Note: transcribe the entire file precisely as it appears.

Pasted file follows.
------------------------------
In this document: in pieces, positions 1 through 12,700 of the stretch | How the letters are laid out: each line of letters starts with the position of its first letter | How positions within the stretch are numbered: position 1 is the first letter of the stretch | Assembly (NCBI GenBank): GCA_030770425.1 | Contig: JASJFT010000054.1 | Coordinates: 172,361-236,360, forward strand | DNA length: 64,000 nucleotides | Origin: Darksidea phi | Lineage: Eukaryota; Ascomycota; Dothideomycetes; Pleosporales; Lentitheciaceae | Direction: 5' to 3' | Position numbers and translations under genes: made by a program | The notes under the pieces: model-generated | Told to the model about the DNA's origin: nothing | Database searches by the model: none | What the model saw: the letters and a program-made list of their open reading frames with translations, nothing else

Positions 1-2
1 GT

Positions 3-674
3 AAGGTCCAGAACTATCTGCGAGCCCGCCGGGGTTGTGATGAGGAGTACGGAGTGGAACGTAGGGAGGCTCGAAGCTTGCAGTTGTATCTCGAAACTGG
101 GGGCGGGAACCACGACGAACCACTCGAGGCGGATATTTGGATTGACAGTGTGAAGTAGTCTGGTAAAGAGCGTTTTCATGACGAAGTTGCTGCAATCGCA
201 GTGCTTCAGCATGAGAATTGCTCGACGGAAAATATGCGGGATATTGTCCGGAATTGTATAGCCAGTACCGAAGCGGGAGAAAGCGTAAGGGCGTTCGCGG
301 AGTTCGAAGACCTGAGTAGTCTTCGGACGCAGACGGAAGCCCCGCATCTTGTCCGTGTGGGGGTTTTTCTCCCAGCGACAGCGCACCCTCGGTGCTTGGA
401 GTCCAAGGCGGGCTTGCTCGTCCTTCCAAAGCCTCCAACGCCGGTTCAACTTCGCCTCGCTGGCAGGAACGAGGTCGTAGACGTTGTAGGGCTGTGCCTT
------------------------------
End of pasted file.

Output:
In this document: in pieces, positions 1 through 12,700 of the stretch | How the letters are laid out: each line of letters starts with the position of its first letter | How positions within the stretch are numbered: position 1 is the first letter of the stretch | Assembly (NCBI GenBank): GCA_030770425.1 | Contig: JASJFT010000054.1 | Coordinates: 172,361-236,360, forward strand | DNA length: 64,000 nucleotides | Origin: Darksidea phi | Lineage: Eukaryota; Ascomycota; Dothideomycetes; Pleosporales; Lentitheciaceae | Direction: 5' to 3' | Position numbers and translations under genes: made by a program | The notes under the pieces: model-generated | Told to the model about the DNA's origin: nothing | Database searches by the model: none | What the model saw: the letters and a program-made list of their open reading frames with translations, nothing else

Positions 1-2
1 GT

Positions 3-674
3 AAGGTCCAGAACTATCTGCGAGCCCGCCGGGGTTGTGATGAGGAGTACGGAGTGGAACGTAGGGAGGCTCGAAGCTTGCAGTTGTATCTCGAAACTGG
101 GGGCGGGAACCACGACGAACCACTCGAGGCGGATATTTGGATTGACAGTGTGAAGTAGTCTGGTAAAGAGCGTTTTCATGACGAAGTTGCTGCAATCGCA
201 GTGCTTCAGCATGAGAATTGCTCGACGGAAAATATGCGGGATATTGTCCGGAATTGTATAGCCAGTACCGAAGCGGGAGAAAGCGTAAGGGCGTTCGCGG
301 AGTTCGAAGACCTGAGTAGTCTTCGGACGCAGACGGAAGCCCCGCATCTTGTCCGTGTGGGGGTTTTTCTCCCAGCGACAGCGCACCCTCGGTGCTTGGA
401 GTCCAAGGCGGGCTTGCTCGTCCTTCCAAAGCCTCCAACGCCGGTTCAACTTCGCCTCGCTGGCAGGAACGAGGTCGTAGACGTTGTAGGGCTGTGCCTT